Australian Open 2020

Australian Open 2020: Williams, Osaka, Tsitsipas lose and Federer tested to limits in day of drama

Federer reaches 100th win; Gauff impresses; Wozniacki departs for good

Marianne Bevis
By Marianne Bevis
Roger Federer (Photo: Marianne Bevis)
Roger Federer (Photo: Marianne Bevis)

When the Melbourne Arena at the Australian Open saw one of their favourite daughters, Caroline Wozniacki, lose a compelling two-hour, three-set match to Ons Jabeur, many may have thought that was the headline story of the day.

The former No1 and 2018 Australian champion, and one of the most popular women on tour, had decided to end her impressive career, at the age of 29, at this tournament.

She was diagnosed with rheumatoid arthritis soon after winning that first Major and returning to No1, and ended 2019 ranked No38. She had not added to her 30-title tally since Beijing at the end of 2018, and now married, was ready to walk from tennis.

It was not the fairytale ending, but it was a good one: Her 15-year career ended with a 7-5, 3-6, 7-5 defeat by Jabeur, and admitted:

“It has been a great ride… It is fitting my last match would be a three-setter, a grinder, and I’d finish my career with a forehand error—those are the things I have been working on my whole career!”

But that would not be the highlight on a D-for-Drama Day at Melbourne Park.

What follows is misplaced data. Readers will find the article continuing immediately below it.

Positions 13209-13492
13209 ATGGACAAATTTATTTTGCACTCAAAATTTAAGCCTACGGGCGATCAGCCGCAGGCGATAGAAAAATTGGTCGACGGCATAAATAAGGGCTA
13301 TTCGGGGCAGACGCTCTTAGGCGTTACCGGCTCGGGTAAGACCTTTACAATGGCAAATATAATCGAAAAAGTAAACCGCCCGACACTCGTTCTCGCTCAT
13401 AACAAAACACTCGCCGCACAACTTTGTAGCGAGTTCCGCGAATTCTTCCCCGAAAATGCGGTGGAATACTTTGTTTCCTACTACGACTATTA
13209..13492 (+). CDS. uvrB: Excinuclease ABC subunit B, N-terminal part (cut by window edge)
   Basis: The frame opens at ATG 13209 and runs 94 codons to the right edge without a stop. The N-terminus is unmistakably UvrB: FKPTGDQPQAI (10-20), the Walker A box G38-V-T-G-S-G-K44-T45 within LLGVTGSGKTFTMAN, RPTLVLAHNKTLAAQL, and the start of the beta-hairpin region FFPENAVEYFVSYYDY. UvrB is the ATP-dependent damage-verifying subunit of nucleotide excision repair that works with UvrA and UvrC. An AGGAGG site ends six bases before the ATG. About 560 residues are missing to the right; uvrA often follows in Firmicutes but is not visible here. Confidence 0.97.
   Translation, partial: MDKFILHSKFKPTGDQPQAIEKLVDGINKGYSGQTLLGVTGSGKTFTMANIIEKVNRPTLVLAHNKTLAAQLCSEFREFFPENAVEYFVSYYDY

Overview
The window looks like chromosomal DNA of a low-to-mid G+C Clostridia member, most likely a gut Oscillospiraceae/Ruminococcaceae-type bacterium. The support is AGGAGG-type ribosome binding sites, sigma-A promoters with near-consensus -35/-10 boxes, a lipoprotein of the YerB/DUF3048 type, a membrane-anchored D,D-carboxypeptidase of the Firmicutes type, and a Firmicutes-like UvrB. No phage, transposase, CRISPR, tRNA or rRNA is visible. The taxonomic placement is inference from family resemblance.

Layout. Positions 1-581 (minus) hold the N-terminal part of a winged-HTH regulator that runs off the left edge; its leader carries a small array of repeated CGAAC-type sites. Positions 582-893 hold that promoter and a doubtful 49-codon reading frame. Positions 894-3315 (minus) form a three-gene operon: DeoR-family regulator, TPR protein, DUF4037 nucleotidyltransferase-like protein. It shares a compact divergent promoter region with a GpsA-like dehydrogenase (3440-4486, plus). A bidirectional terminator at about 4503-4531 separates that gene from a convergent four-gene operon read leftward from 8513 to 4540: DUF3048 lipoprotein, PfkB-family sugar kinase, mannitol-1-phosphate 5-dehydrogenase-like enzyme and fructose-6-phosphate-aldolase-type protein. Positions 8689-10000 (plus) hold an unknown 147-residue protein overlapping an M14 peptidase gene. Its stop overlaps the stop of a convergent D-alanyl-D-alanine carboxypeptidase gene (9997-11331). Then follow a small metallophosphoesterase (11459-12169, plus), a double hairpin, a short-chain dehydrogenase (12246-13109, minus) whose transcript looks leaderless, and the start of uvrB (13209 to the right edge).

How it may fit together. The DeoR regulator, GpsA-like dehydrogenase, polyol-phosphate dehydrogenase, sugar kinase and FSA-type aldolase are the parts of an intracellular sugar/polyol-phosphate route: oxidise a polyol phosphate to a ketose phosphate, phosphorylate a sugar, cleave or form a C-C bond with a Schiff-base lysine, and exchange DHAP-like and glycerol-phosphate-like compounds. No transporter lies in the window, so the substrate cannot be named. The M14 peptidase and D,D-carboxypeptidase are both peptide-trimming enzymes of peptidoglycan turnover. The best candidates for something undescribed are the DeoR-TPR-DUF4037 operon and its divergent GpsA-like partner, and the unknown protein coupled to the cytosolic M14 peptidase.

Seven-time champion and No8 seed Serena Williams arrived fresh from winning her first title in three years, in Auckland, and a favourite to finally win her record-equalling 24th Major. She sailed past her first two opponents for the loss of just eight games, but against No27 seed Wang Qiang, she came unstuck, losing 6-4, 6-7, 7-5.

It marked Williams’ earliest exit in Melbourne since falling at the same stage in 2006. The shell-shocked former champion, who had beaten Wang in 44 minutes at the US Open last September, later admitted: “I just made far too many errors to be a professional athlete today.” She had hit 56 of them.

Yet more upsets were to come. The prodigiously talented No4 seed and defending champion, Naomi Osaka, took on the 15-year-old prodigy, Coco Gauff, for the first time since their first meeting at the US Open last autumn. Then Osaka cruised to victory, 6-3, 6-0. This time, Gauff, playing with the same free-swinging power and mentality as Osaka herself, was better prepared.